First plants that moved from water to land were natural GMOs, research reveals

pond algae

Natural genetic engineering allowed plants to move from water to land, according to a new study by an international group of scientists from Canada, China, France, Germany, and Russia.

“This is one of the most important events in the evolution of life on this planet—without which we as a species would not exist,” said Gane Ka-Shu Wong, co-investigator and professor in the Faculty of Science and Faculty of Medicine & Dentistry at the University of Alberta. “The movement of life from water to land—called terrestrialization—began with plants and was followed by animals and then, of course, humans. This study establishes how that first step took place.”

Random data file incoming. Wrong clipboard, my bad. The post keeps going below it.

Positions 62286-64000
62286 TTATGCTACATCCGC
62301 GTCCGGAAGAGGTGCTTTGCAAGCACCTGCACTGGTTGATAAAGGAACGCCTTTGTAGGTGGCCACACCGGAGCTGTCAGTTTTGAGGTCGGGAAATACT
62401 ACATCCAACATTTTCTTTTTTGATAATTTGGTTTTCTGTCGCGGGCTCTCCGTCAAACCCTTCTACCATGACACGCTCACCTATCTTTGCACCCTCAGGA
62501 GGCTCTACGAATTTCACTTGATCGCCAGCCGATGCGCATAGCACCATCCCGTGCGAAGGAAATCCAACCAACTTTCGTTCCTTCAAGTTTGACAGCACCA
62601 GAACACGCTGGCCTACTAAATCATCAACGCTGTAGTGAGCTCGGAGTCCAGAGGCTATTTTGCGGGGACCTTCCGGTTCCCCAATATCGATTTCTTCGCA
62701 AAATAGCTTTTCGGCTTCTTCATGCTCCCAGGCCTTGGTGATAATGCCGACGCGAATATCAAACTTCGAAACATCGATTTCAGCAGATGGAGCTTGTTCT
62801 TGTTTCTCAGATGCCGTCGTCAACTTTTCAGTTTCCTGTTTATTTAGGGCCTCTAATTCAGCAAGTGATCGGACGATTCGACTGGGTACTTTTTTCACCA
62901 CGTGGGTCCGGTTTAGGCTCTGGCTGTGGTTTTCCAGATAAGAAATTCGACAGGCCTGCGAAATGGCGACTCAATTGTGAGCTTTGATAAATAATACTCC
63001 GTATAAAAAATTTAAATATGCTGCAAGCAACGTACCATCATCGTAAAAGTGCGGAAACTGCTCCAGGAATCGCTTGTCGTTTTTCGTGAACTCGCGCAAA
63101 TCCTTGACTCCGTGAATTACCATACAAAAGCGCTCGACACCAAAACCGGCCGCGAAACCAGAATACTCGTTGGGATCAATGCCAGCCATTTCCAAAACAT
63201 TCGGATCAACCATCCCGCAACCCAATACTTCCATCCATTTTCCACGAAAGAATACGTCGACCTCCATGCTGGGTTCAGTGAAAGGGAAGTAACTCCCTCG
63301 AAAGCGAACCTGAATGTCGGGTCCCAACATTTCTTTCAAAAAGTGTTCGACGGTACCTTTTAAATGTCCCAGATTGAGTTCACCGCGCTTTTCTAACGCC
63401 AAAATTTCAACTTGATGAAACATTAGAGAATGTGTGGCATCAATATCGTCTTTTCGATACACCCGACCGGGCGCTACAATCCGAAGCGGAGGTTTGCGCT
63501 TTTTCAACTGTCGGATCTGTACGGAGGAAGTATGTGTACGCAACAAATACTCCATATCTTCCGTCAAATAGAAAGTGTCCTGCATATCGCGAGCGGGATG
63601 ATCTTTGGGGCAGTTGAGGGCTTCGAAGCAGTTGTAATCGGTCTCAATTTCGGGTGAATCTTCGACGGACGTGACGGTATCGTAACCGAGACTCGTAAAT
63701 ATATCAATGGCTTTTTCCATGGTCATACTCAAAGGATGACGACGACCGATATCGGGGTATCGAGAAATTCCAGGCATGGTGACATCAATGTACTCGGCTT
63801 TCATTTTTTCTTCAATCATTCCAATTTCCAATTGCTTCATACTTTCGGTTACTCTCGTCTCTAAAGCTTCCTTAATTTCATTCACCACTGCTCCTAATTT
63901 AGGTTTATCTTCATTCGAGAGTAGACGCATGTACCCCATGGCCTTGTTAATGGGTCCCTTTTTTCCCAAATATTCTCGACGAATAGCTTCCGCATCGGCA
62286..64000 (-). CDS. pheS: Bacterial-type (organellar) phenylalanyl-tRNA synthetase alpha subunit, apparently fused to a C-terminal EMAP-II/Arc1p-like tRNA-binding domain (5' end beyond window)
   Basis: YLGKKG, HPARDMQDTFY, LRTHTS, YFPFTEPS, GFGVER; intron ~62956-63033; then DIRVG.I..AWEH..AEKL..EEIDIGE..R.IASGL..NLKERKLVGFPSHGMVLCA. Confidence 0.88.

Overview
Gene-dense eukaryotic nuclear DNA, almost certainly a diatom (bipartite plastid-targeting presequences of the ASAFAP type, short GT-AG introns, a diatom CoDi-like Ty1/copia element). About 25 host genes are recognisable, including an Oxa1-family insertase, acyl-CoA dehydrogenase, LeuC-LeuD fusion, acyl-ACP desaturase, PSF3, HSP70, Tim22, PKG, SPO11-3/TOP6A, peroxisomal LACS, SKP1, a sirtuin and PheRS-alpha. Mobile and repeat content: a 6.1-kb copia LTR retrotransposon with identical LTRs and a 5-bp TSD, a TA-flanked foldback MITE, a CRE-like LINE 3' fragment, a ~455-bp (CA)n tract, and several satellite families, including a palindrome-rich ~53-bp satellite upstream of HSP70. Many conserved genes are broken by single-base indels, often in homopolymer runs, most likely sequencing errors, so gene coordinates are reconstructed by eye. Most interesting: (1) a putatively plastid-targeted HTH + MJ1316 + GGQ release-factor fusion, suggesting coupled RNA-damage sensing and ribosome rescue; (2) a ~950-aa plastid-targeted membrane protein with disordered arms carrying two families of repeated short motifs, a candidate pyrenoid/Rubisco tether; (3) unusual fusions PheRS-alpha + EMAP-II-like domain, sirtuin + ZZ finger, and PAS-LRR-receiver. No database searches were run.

Related article:  GMO Impossible beef hits 1,000 new grocery stores as plant-based meat demand surges

The movement of plants from water to land was made possible when genes from soil bacteria were transferred to algae through a process called horizontal gene transfer. Unlike vertical gene transfer, such as the transfer of DNA from parent to child, horizontal gene transfer occurs between different species.

Read full, original article: How Natural Genetic Engineering Allowed Plants To Move From Water to Land

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